Quetta’s Lost Generation

Rubina Ibrahim Zehri
We, Pakistanis, should never forget August 8, 2016. It was one of our darkest days and possibly the worst day of my life.
The red tickers on the TV announced a suicide attack at the Civil Hospital in Quetta that killed more than 50 lawyers. When the camera panned to the faces of those killed and injured, I could barely stand. I know these men, I screamed to myself.
Later that day I dialed a few numbers to get more information. What I learnt was that the lawyers had gathered outside the hospital, mid-afternoon, to mourn the murder of their colleague, Bilal Anwar Kasi, gunned down earlier that morning. Just then the bomber struck, taking with him an entire generation of practitioners of the law.
Within a split second, in a single day, Balochistan lost 56 professionals from its legal fraternity.
What most of us saw on TV screens were numbers. Numbers of those killed and injured. What I saw were faces, 56 faces, of the people I knew.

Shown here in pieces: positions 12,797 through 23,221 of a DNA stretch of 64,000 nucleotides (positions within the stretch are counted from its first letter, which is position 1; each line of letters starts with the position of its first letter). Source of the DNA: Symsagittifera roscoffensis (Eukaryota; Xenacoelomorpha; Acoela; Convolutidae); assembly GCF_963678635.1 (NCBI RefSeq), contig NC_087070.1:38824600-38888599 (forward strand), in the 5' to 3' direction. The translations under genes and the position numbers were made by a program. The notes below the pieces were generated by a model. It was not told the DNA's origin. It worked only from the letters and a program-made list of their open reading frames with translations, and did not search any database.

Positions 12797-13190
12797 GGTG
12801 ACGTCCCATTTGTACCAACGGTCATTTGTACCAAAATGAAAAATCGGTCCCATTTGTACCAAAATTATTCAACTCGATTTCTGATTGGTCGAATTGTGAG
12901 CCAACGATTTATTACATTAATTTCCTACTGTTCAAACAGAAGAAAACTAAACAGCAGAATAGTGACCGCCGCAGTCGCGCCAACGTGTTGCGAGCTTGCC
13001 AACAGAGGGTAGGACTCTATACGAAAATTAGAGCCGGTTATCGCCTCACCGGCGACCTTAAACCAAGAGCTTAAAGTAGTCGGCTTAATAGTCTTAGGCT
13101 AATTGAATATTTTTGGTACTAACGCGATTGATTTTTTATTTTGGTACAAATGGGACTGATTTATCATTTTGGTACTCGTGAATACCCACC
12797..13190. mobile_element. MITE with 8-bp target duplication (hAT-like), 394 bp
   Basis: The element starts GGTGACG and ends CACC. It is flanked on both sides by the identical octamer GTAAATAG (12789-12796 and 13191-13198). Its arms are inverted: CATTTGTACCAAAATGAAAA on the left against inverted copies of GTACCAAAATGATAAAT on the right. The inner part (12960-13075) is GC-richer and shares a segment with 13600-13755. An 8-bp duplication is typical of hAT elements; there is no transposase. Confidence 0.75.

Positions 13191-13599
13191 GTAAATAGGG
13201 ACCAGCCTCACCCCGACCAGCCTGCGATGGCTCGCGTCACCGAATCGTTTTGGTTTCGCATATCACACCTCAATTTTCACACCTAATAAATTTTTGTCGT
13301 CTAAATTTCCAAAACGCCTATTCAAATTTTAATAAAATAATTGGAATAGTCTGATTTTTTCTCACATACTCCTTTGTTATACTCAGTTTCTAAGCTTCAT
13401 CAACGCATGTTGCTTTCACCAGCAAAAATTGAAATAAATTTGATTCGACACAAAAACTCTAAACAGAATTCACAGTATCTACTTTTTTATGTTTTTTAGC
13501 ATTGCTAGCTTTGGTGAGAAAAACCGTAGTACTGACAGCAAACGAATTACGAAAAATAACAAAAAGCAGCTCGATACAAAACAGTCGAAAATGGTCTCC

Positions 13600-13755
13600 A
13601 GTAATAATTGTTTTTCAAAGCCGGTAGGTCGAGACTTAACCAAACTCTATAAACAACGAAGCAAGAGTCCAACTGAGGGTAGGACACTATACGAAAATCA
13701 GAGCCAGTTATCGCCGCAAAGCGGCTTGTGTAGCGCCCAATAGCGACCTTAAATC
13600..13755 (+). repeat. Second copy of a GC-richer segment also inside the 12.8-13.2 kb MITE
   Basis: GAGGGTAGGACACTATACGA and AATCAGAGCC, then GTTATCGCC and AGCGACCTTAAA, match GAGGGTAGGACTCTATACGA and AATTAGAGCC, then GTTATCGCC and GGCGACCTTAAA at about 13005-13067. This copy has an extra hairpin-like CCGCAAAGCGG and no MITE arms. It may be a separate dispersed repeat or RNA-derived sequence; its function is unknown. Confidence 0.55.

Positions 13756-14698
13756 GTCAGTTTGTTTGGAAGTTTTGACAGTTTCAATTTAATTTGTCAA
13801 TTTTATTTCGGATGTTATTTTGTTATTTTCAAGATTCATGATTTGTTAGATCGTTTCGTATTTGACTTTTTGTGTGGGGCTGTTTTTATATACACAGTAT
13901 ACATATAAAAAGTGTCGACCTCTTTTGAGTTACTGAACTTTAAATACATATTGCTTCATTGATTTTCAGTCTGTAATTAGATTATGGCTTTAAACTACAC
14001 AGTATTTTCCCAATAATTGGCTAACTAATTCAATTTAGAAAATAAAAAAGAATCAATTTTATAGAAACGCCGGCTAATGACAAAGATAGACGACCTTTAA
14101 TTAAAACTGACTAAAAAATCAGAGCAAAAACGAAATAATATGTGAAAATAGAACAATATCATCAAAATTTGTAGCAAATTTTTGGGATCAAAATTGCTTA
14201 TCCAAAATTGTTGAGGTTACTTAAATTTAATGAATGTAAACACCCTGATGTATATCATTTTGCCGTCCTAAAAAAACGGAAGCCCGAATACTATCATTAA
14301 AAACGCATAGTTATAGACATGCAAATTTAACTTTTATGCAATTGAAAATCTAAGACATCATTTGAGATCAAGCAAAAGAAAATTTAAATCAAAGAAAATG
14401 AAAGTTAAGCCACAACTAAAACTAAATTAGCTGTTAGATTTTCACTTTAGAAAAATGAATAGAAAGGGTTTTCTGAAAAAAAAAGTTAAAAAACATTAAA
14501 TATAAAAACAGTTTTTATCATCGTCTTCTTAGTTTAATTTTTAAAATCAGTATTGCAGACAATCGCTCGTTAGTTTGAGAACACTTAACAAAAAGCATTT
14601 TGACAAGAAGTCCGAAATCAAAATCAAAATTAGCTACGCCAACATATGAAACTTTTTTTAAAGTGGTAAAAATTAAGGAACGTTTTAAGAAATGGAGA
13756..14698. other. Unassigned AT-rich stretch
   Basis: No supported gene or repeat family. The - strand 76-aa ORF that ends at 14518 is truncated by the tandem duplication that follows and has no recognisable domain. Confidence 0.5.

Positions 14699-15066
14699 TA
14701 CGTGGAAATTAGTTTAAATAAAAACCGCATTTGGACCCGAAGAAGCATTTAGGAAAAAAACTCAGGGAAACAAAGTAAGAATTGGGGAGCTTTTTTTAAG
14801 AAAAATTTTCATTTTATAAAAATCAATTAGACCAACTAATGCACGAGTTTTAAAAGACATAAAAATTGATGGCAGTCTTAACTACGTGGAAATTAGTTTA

During my time hosting a cultural show on the state-run Pakistan Television I remember meeting Advocate Chakar Rind, Bashir Zehri, Bashir Dehwar and Muhammad Ali Satakzai. They were all regular guests on the show. I remember their drive and their determination to work for the country, to work for justice.
I remember Ashraf Sulheri, a lawyer, whose true passion was theatre. There wasn’t a dialogue, sad or happy, he could not deliver with ease.
That day, that horrible day, the bomber brought Balochistan’s entire judicial system to a standstill. Advocate Kamara Murtaza, former president of the Supreme Court Bar Association and a survivor of the attack, put it most poignantly: “Balochistan might not get quality judges for the next 25 years. Since judges are selected from lawyers.” And there are very few lawyers left.
There is not much I can do today. On the first anniversary, this year, I published a series of tweets with the hashtag #QuettaLawyers to remember the fallen heroes.
Separately, Sharjil Baloch, a producer working with BBC World Service, began an ambitious project to sketch portraits of each man we lost.
These are just small acts and efforts on our part to keep their legacy alive. We hope they and their sacrifices are never forgotten. We hope that no one in Balochistan has to struggle to find justice. We hope.
Writer is Social Media Manager of Balochistan Voices. She tweets @Zehri_Rubina
Originally published on Geo News.
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